CDC’s first ever Fentanyl Awareness day on May 10

COLORADO SPRINGS — The Center for Disease Control and Prevention (CDC) announced the first ever Fentanyl Awareness Day as May 10.

Fentanyl Awareness Day aims to spread the awareness of the dangers of fentanyl and how to get help for yourself or a loved one.

The CDC is working with a number of groups, foundations and corporations, as well as parents who have lost loved ones to the overdose epidemic.

Collaborating groups purposely set the date for May 10 during Mental Health Awareness Month, according to the CDC. The decision was prompted due to recent messaging regarding self-medication for mental health issues at a time when counterfeit pills with Fentanyl have flooded the illicit drug market.

Senator Dianne Feinstein (D-Calif.) and Chuck Grassley (R-Iowa) introduced the Senate resolution designating May 10 as National Fentanyl Awareness Day.

In an interview with Steve Carleton, Executive Clinical Director at Gallus Detox Centers and adjunct Professor at the University of Denver Graduate School of Social Work, Carleton cited that 105,000 Americans have died from overdose in 2021 and 69,000 of those deaths involved fentanyl. It is the leading cause of death for those between the ages of 18 and 45 in 2021, according to Carleton.

Carleton explained that the fentanyl crisis exponentially worsened when the manufacturing of OxyContin significantly decreased. Individuals turned to the streets for drugs such as heroin. This was a direct result of the Opiate Crisis that began in the early 2000s when the Slacker family and Purdue Pharma were exposed for understating the risks of OxyContin, Carleton stated. The two manufacturers were deemed responsible for making individuals dependent and later addicted. Carleton said Fentanyl is 50 times stronger than heroin and much easier to traffic and distribute.

“It would take a suitcase worth of heroin for an eyeglass case worth of fentanyl,” stated Carleton.

Fentanyl is a regulated pharmaceutical but the drug distributed on the street is mostly analogs of the substance more crudely manufactured in China, said Carleton. He also said Mexican Cartels are now likely manufacturing their own as well. A commonly known derivative of fentanyl is carfentanil, which is known to be at least 1,000 times stronger than heroin.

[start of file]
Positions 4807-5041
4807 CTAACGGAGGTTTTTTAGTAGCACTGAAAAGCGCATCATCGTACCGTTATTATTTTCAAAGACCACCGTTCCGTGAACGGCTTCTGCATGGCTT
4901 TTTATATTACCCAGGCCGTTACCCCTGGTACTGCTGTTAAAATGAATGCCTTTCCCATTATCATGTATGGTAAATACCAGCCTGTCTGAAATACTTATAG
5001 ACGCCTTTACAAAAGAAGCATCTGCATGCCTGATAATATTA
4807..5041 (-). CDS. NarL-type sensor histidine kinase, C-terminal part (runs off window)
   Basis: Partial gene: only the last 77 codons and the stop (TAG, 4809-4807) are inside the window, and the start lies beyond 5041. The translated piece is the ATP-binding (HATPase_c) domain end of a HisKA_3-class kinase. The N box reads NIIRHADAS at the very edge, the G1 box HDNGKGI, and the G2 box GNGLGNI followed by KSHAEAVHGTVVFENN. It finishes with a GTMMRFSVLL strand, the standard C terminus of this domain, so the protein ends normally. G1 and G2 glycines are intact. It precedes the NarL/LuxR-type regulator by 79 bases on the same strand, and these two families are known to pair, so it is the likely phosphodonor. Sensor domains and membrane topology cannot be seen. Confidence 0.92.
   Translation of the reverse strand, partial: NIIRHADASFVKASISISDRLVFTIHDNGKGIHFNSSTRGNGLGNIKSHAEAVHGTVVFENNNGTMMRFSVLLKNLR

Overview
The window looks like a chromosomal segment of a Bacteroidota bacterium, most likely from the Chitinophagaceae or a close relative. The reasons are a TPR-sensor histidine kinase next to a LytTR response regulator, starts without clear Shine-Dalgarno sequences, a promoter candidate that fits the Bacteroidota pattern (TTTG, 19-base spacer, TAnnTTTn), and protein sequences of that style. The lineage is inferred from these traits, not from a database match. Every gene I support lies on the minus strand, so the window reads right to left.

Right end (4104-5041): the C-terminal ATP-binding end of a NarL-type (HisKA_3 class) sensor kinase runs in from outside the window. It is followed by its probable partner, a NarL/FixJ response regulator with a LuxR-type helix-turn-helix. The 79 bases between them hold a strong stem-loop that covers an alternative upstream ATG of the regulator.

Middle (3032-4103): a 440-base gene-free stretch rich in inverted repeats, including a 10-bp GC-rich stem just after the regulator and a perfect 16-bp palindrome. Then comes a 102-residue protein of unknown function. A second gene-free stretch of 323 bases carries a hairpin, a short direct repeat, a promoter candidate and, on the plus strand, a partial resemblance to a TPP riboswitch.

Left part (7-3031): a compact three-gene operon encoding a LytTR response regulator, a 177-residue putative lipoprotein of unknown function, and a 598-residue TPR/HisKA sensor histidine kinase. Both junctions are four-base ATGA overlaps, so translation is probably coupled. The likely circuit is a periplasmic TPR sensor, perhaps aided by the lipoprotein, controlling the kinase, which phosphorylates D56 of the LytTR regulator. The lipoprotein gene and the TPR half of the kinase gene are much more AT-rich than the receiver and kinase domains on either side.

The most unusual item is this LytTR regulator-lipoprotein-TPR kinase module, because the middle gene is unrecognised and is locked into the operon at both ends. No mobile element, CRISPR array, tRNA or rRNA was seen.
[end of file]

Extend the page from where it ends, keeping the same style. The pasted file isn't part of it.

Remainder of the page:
In recent years, fentanyl has been pressed into fraudulent m30 pills, or “Blues,” meant to look like OxyContin. Carleton says the only way to test for the presence of fentanyl is with testing strips specifically made to test for fentanyl. He explained that standard drug screens for opiates fail to test for fentanyl. Testing strips can be requested through local health departments or procured from the Harm Reduction Center.

“This is why so many people overdose, because they don’t have access to these tests,” said Carleton. “That’s only the way to test for fentanyl.”

Fentanyl is also beginning to make its way into drugs such as xanax pills and cocaine. The risk of overdose becomes much higher for those unaware of the presence of fentanyl whose bodies have no tolerance against the drug.

According to Carleton, 60% to 70% with substance use disorders have an underlying mental health disorder such as depression or a mood disorder and 80% have traumatic history. These health conditions make it difficult to manage stress, mood and difficult memories. Carleton said that as individuals become addicted, reliance on drugs replaces all other healthy coping strategies.

“With the pandemic, people were much more isolated with not as many healthy alternative to manage stress and life,” stated Carleton. “With addiction, the fear of withdrawal is what drives continued use of drugs.”

The Gallus Medical Detox Center has developed an Accelerated Micro Induction Protocol that uses suboxone to wean individuals off drugs.

“Traditional detox is not as good but at Gallus, we provide medical intervention and medicate them immediately so they are comfortable through the process.”

Carleton emphasized the importance of aftercare as the only predictor of success in the days after recovery. He believes that the pathway to recovery is long term treatment and detox.

If you or a loved one struggles with opioid addiction, call the Substance Abuse and Addiction Hotline at 1-844-289-0879.

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